1. What is the project estimate in calendar (elapsed) time? ( ) 12 months or less ( ) 13 months to 24 months ( ) Over 24 months 2. ( ) 12 to 375 ( ) 375 to 1875 ( ) 1875 to 3750 ( ) Over 3750 3. ( ) One ( ) Two ( ) Three or more 4. ( ) None ( ) Central processor type change ( ) Terminals ( ) Change of platform, for example PCs replacing mainframes Low = 1 point Medium = 2 points High = 3 points Low = 1 point Medium = 2 points Medium = 3 points High = 4 points Low = 1 point Medium = 2 points High = 3 points Low = 0 points Low = 1 point Med = 2 High = 3

What is the estimated number of person days for the system?

Number of departments involved (excluding IT)

Is additional hardware required for the project?

( ) Peripheral/storage device changes Low = 1

Other Categories of Risk


Market risk: Will the new product be useful to the organization or marketable to others? Will users accept and use the product or service? Financial risk: Can the organization afford to undertake the project? Is this project the best way to use the companys financial resources? Technology risk: Is the project technically feasible? Could the technology be obsolete before a useful product can be produced?

What Went Wrong?


Many information technology projects fail because of technology risk. One project manager learned an important lesson on a large IT project:
Focus on business needs first, not technology. David Anderson, a project manager for Kaman Sciences Corp., shared his experience from a project failure in an article for CIO Enterprise Magazine. After spending two years and several hundred thousand dollars on a project to provide new client/server-based financial and human resources information systems for their company, Anderson and his team finally admitted they had a failure on their hands. Anderson revealed that he had been too enamored of the use of cutting-edge technology and had taken a high-risk approach on the project. He "ramrodded through" what the project team was going to do and then admitted that he was wrong. The company finally decided to switch to a more stable technology to meet the business needs of the company.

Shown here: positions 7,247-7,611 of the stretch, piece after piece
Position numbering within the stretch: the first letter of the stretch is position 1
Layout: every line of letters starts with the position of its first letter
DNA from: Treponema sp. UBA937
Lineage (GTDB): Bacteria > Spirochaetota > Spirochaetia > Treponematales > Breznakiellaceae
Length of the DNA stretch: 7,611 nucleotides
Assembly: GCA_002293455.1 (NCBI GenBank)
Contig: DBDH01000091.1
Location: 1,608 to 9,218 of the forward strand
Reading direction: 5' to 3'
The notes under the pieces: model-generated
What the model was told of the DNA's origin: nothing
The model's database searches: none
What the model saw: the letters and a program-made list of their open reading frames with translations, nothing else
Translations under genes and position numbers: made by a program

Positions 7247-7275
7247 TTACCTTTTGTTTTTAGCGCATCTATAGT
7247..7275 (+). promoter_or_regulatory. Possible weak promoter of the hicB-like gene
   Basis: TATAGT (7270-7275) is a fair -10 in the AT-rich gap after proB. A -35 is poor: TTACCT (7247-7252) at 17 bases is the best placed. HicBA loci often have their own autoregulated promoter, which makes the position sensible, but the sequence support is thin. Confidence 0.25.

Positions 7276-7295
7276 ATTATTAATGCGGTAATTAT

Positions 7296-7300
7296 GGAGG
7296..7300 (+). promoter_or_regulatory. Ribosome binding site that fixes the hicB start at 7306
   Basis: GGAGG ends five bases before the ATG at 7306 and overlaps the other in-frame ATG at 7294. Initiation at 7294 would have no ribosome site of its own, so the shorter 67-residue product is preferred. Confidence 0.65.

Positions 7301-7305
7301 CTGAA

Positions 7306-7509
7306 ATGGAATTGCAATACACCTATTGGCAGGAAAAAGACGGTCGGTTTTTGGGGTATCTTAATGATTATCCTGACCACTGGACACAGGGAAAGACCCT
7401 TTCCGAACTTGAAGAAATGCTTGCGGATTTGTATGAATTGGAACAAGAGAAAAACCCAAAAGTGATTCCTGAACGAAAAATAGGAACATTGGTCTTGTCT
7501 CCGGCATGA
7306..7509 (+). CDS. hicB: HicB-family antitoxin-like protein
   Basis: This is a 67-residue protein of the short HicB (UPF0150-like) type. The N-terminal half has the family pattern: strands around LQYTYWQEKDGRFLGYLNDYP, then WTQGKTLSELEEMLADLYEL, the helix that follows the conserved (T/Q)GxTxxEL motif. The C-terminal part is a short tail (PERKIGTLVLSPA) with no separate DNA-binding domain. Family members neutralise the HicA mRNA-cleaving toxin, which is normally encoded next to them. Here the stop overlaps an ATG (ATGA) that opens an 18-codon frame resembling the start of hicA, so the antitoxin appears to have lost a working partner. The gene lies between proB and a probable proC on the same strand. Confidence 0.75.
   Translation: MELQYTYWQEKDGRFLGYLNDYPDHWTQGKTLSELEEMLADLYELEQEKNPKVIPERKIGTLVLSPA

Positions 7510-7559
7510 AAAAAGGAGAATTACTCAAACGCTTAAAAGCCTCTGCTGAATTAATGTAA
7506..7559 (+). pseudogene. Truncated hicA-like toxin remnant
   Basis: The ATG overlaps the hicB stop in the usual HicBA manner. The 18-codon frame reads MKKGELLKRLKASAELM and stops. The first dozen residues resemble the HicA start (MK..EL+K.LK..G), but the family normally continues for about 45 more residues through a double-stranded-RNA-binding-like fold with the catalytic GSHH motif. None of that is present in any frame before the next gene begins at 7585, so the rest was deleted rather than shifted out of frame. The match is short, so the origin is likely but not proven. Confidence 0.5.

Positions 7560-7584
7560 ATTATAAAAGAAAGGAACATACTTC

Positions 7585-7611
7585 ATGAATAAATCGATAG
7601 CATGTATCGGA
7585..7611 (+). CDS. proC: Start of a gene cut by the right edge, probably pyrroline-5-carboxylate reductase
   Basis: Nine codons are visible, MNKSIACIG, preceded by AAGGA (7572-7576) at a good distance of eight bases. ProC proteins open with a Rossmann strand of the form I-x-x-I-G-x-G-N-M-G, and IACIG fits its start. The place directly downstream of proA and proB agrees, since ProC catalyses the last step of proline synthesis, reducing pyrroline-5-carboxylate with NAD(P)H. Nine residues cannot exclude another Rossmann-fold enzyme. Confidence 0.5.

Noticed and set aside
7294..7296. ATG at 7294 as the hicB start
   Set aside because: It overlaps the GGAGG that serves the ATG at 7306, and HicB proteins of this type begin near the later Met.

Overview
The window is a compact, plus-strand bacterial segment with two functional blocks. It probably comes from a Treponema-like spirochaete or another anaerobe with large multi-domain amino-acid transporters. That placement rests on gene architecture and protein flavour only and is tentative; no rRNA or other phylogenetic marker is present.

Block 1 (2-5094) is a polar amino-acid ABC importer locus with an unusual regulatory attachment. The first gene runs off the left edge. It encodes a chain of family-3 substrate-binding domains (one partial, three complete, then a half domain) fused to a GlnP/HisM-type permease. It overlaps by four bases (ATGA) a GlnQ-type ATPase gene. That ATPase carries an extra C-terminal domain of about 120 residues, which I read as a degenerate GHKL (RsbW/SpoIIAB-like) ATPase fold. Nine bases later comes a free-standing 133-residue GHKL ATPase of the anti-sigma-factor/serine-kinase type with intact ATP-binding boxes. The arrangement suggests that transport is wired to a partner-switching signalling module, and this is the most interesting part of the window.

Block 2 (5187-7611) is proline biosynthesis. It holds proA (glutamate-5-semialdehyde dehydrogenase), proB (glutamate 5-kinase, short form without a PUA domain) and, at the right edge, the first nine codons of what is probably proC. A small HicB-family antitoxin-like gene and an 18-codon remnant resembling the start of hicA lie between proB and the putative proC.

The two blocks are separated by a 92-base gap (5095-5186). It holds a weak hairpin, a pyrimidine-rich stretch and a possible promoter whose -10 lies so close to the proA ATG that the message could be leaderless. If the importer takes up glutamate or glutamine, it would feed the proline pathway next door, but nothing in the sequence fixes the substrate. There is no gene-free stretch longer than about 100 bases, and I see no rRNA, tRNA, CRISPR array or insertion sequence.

Risk Identification
Risk identification is the process of understanding what

potential unsatisfactory outcomes are associated with a particular project Several risk identification tools and techniques include
Brainstorming The Delphi technique Interviewing SWOT analysis

Potential Risk Conditions Associated with Each Knowledge Area


Knowledge Area Integration Scope Time Cost Quality Risk Conditions Inadequate planning; poor resource allocation; poor integration management; lack of post-project review Poor definition of scope or work packages; incomplete definition of quality requirements; inadequate scope control Errors in estimating time or resource availability; poor allocation and management of float; early release of competitive products Estimating errors; inadequate productivity, cost, change, or contingency control; poor maintenance, security, purchasing, etc. Poor attitude toward quality; substandard design/materials/workmanship; inadequate quality assurance program Poor conflict management; poor project organization and definition of responsibilities; absence of leadership Carelessness in planning or communicating; lack of consultation with key stakeholders Ignoring risk; unclear assignment of risk; poor insurance management Unenforceable conditions or contract clauses; adversarial relations

Human Resources Communications Risk Procurement

Quantitative Risk Analysis


Assess the likelihood and impact of identified risks to

determine their magnitude and priority Risk quantification tools and techniques include
Probability/Impact matrixes The Top 10 Risk Item Tracking technique Expert judgment

SAMPLE PROBABILITY/IMPACT MATRIX

Sample Probability/Impact Matrix for Qualitative Risk Assessment

Chart Showing High-, Medium-, and Low-Risk Technologies

Top 10 Risk Item Tracking


Top 10 Risk Item Tracking is a tool for maintaining an

awareness of risk throughout the life of a project Establish a periodic review of the top 10 project risk items List the current ranking, previous ranking, number of times the risk appears on the list over a period of time, and a summary of progress made in resolving the risk item

Example of Top 10 Risk Item Tracking


Monthly Ranking Risk Item Inadequate planning Poor definition of scope Absence of leadership This Month 1 2 Last Month 2 3 Number of Months 4 3 Risk Resolution Progress Working on revising the entire project plan Holding meetings with project customer and sponsor to clarify scope Just assigned a new project manager to lead the project after old one quit Revising cost estimates Revising schedule estimates